RAID is something all of us have heard about but very few of us understand, at least fully. So lets get off on the right foot. RAID stands for Redundant Array of Inexpensive (or Independent) Disks. There are a dozen or so theories as to why RAID was conceptualized, but the most accepted reason is that once upon a time, not long ago, disks were small and expensive. In order to provide a large amount of data you had to have a bunch of disks all mounted in a single file tree, which was a real mess. So, to solve this problem RAID was born. With RAID you could take a bunch of disks at create a big virtual disk out of them which made administration much easier and more logical. Over time RAID grew to include new solutions for old problems, like disk performance, redundancy, and scalability. And for any skeptics out there, tell me where I can get a 10 terabyte disk drive.... that should make us all agree that RAID has a place in the universe.
Just to try and clear things up a bit more, lets see why we don't simple just need RAID, but actually WANT it. Let's say we're building a production NFS server that will be used to store all of our software. We'll need this system to extremely stable, because if it goes down no one can get or submit code. With RAID we could build a single virtual disk (volume) that would meet our need for 200G of disk. But we also what to make sure that if disks die that we don't go down. So we use a mirror (another set of disks identical to the first set of disks). If a disk dies we're okey, because the mirror will take over; we essentially have 2 identical sets of the same data which are constantly kept up to date. See? Using these 2 simple RAID concepts we've achieved both availability (thats our mirror saving us from disk crashes) and increased capacity (we've got a whole bunch of disks working together, which is cheaper than buying a single 200G disks... if you can find one!).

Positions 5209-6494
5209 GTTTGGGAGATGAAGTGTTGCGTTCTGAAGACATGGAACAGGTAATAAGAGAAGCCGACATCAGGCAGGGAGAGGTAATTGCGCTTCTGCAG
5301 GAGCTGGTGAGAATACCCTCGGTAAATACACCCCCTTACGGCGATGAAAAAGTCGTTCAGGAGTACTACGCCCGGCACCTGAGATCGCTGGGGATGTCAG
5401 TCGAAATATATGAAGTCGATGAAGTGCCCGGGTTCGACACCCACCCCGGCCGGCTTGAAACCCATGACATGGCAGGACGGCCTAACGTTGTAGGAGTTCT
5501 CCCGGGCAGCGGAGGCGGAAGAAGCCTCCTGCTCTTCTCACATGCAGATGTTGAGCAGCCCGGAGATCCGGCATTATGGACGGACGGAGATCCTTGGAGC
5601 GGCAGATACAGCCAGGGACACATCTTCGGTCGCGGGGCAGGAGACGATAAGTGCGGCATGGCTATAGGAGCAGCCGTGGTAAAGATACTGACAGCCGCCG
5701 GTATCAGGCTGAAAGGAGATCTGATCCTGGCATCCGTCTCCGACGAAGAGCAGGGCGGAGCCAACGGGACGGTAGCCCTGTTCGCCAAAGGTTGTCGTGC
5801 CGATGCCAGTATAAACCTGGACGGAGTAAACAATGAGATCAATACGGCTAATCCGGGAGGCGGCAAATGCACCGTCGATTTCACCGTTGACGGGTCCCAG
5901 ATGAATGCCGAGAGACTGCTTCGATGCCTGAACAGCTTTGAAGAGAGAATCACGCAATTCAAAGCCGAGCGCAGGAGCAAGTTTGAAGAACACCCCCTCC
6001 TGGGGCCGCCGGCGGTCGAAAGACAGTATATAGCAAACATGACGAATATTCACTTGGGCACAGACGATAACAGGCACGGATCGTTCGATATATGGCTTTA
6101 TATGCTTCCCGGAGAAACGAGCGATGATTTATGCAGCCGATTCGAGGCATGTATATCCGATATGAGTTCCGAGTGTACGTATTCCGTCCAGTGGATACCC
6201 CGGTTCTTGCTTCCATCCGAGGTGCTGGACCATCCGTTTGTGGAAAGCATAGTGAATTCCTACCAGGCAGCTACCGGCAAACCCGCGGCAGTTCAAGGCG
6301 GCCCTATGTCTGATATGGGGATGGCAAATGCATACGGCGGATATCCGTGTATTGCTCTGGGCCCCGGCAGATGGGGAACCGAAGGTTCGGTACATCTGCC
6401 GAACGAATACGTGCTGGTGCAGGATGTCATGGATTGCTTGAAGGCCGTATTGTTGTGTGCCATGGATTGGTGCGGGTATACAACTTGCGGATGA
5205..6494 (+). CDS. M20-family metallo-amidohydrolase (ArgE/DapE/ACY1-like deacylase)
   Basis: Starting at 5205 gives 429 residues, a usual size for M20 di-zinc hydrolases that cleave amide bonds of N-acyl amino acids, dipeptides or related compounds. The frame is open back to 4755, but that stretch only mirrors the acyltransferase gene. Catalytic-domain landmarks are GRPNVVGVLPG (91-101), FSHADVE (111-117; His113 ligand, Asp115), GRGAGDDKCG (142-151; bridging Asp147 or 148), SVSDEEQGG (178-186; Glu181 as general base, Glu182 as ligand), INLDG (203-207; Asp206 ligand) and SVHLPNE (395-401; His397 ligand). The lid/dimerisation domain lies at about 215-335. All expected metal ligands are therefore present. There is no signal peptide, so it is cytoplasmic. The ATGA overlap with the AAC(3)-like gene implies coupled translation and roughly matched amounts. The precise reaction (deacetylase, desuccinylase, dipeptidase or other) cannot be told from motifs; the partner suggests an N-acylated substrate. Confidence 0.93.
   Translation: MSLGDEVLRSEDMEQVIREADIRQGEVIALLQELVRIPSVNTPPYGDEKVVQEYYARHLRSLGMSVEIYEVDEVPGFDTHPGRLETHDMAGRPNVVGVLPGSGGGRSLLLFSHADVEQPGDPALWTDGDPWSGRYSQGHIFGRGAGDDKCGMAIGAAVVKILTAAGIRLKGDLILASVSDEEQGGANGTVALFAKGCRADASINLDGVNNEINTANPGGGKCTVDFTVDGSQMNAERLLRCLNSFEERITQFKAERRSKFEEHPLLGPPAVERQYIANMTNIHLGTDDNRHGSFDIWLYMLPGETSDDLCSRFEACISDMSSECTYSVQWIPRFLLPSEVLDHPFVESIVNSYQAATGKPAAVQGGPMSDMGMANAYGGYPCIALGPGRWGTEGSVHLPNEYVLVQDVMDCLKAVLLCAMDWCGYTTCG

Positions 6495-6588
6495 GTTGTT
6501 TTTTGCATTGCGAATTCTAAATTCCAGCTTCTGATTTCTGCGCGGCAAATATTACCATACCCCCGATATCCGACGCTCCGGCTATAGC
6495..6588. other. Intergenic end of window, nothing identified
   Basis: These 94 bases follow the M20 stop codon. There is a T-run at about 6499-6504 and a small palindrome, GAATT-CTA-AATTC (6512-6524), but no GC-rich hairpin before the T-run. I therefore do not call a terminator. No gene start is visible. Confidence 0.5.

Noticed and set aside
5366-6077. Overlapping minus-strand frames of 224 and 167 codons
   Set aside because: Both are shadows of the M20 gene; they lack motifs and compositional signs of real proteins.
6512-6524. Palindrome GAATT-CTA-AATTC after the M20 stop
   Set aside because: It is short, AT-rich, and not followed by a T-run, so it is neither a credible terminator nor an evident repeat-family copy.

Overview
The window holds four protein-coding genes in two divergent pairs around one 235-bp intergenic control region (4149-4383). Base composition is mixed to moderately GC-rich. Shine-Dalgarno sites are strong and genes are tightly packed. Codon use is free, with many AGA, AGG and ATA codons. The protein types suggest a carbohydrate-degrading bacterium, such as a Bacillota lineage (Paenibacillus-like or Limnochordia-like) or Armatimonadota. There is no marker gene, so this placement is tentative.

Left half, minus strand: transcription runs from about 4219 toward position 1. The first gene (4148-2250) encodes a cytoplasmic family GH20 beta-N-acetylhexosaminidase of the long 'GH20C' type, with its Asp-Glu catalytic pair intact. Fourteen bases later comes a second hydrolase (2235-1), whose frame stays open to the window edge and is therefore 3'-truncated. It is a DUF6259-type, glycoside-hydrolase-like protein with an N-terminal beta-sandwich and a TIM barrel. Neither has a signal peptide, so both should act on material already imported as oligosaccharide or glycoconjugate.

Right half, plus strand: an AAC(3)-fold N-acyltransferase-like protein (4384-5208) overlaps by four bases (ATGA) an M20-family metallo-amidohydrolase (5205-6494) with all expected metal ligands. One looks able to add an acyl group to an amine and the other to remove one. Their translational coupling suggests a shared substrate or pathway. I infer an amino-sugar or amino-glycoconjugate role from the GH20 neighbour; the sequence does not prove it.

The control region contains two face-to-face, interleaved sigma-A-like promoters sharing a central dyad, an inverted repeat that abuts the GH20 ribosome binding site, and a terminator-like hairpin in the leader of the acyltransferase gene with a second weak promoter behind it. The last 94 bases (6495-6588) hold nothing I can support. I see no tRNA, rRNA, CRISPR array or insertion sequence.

Okey, enough of the bad examples. Lets look at the different forms of RAID in use today.